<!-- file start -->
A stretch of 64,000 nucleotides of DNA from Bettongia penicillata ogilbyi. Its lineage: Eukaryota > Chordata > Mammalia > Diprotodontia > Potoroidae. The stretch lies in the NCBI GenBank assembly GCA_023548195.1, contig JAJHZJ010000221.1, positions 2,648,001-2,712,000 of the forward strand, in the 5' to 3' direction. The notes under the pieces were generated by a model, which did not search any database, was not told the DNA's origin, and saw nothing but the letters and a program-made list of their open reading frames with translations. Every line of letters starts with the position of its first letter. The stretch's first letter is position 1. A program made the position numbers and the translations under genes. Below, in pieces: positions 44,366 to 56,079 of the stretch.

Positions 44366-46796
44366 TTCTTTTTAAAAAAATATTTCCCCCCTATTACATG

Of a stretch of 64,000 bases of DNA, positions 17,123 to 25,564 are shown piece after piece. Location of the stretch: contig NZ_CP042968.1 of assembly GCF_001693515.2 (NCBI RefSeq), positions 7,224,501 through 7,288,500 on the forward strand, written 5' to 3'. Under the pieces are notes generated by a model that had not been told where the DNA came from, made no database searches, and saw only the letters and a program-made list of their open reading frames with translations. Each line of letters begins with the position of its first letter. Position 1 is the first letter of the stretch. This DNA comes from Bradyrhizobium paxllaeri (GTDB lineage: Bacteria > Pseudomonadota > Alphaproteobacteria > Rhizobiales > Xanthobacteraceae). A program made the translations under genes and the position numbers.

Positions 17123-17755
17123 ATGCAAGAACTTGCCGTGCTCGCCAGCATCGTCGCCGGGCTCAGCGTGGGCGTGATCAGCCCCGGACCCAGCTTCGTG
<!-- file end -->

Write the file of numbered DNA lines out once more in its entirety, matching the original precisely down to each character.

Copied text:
A stretch of 64,000 nucleotides of DNA from Bettongia penicillata ogilbyi. Its lineage: Eukaryota > Chordata > Mammalia > Diprotodontia > Potoroidae. The stretch lies in the NCBI GenBank assembly GCA_023548195.1, contig JAJHZJ010000221.1, positions 2,648,001-2,712,000 of the forward strand, in the 5' to 3' direction. The notes under the pieces were generated by a model, which did not search any database, was not told the DNA's origin, and saw nothing but the letters and a program-made list of their open reading frames with translations. Every line of letters starts with the position of its first letter. The stretch's first letter is position 1. A program made the position numbers and the translations under genes. Below, in pieces: positions 44,366 to 56,079 of the stretch.

Positions 44366-46796
44366 TTCTTTTTAAAAAAATATTTCCCCCCTATTACATG

Of a stretch of 64,000 bases of DNA, positions 17,123 to 25,564 are shown piece after piece. Location of the stretch: contig NZ_CP042968.1 of assembly GCF_001693515.2 (NCBI RefSeq), positions 7,224,501 through 7,288,500 on the forward strand, written 5' to 3'. Under the pieces are notes generated by a model that had not been told where the DNA came from, made no database searches, and saw only the letters and a program-made list of their open reading frames with translations. Each line of letters begins with the position of its first letter. Position 1 is the first letter of the stretch. This DNA comes from Bradyrhizobium paxllaeri (GTDB lineage: Bacteria > Pseudomonadota > Alphaproteobacteria > Rhizobiales > Xanthobacteraceae). A program made the translations under genes and the position numbers.

Positions 17123-17755
17123 ATGCAAGAACTTGCCGTGCTCGCCAGCATCGTCGCCGGGCTCAGCGTGGGCGTGATCAGCCCCGGACCCAGCTTCGTG